U.N. investigators probing allegations that hundreds of people were massacred in an Ivory Coast town have found a mass grave with nearly 200 bodies, U.N. humanitarian chief Valerie Amos said yesterday.
The International Committee of the Red Cross said on Saturday at least 800 people were killed in intercommunal violence in Duekoue last week. The country has been plunged into violence as forces of presidential claimant Alassane Ouattara have sought to topple incumbent Laurent Gbagbo.
The U.N. peacekeeping mission in Ivory Coast said the same day that pro-Ouattara forces had killed 220 people and pro-Gbagbo militia fighters killed over 110 people in Duekoue. Ouattara said his forces were not involved in the massacre.
Amos, who is visiting Duekoue as part of a trip to establish humanitarian needs in Ivory Coast, said in a telephone interview with Reuters she could not confirm that as many as 800 people had been killed.
“What we do have from the investigations that are being conducted by our colleagues on the human rights side of the United Nations is that they found a mass grave,” said Amos, who heads the U.N. Office for the Coordination of Humanitarian Affairs.
“They already found nearly 200 bodies in that grave, and they have found bodies in other parts of the town as well.”
Duekoue, which lies in the cocoa-growing belt of western Ivory Coast, was captured by Ouattara’s forces on March 29. The West African country is the world’s leading cocoa producer.
Amos said she could not say who was responsible for the killings. People she had spoken to had variously blamed them on Ouattara’s forces, fleeing pro-Gbagbo forces and local militia, as well as conflict between natives and non-natives.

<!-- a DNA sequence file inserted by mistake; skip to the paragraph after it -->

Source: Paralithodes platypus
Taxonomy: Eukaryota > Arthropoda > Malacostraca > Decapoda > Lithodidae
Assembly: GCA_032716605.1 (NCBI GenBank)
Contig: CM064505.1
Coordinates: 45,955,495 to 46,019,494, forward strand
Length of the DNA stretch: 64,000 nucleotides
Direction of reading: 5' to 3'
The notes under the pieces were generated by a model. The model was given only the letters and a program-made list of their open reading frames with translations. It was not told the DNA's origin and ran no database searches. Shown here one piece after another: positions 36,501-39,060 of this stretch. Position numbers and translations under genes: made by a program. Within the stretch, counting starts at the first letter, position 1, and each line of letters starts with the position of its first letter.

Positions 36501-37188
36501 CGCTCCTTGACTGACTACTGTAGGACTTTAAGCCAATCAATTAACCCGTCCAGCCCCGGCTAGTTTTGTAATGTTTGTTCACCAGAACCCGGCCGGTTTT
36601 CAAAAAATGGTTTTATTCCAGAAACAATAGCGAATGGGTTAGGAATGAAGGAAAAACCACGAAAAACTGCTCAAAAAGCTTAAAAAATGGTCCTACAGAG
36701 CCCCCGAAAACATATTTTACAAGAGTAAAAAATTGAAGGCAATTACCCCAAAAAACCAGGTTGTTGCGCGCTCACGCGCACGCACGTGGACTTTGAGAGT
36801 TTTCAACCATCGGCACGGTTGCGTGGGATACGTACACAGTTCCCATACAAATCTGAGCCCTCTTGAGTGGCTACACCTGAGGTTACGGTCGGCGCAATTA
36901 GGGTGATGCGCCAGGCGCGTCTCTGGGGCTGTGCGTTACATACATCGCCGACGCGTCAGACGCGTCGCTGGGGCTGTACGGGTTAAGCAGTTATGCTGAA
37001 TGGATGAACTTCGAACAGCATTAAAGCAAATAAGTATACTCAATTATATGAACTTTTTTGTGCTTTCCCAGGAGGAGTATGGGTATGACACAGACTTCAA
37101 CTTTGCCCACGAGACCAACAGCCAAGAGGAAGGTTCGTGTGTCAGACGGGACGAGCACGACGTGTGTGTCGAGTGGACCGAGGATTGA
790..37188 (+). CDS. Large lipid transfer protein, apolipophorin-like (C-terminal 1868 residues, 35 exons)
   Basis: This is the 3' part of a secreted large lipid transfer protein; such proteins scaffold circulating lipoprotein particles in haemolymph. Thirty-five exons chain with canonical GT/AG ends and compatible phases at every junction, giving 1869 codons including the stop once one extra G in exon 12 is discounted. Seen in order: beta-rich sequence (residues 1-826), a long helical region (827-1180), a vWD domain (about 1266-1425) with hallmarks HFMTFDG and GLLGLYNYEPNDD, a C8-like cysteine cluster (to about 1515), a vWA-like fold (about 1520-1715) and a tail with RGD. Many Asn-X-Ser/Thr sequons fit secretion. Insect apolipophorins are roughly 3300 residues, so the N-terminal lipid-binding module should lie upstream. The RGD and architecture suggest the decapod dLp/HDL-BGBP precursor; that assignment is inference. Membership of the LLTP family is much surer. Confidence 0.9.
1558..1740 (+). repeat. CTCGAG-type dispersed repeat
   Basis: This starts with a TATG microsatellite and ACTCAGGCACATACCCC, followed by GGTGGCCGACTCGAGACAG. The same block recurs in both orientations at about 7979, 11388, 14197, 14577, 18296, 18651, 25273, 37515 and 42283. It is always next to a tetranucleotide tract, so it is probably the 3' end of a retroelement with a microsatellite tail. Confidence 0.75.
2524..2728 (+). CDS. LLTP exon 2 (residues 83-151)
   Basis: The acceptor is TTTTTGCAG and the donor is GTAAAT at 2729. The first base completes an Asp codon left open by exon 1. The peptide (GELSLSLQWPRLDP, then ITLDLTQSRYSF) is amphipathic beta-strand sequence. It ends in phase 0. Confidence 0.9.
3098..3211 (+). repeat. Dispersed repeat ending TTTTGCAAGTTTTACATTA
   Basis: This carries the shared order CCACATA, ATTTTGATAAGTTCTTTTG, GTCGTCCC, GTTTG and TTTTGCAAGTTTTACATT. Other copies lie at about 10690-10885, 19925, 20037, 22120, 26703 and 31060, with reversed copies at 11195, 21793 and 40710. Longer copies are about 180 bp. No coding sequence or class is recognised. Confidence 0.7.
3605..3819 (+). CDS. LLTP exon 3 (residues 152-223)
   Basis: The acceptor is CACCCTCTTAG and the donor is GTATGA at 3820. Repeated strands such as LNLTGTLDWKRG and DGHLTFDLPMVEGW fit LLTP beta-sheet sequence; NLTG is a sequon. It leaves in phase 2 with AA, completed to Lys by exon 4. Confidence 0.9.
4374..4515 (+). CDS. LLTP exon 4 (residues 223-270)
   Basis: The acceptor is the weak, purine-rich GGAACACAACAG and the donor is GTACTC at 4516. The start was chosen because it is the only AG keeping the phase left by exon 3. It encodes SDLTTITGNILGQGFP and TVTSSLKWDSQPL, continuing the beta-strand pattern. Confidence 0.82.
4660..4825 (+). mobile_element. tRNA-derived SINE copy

A Ouattara representative who met with her said the presidential claimant was keen that there should be an independent investigation, she said.
The United Nations says Ouattara bested Gbagbo in a presidential election last November, but Gbagbo insists he won the election and has refused to cede power. Ouattara’s forces were fighting on Monday to take Gbagbo’s last stronghold in the country’s main city, Abidjan.
Amos described a humanitarian crisis in Duekoue, with over 40,000 people who had fled from neighboring villages taking shelter at a Roman Catholic mission, and a Protestant church accommodating over 1,000 more.
“You can imagine the conditions are terrible,” she said. “But people are feeling a degree of security because they have managed to get away from the violence.”
“I could see for myself today the fear, the horror,” she said, adding that food and water were in short supply.
Amos said there had been a lot of looting in Duekoue and some buildings had been torched, but the town, which in normal times has a population of 120,000, had not been flattened. There appeared to be no fighting there at present, she added.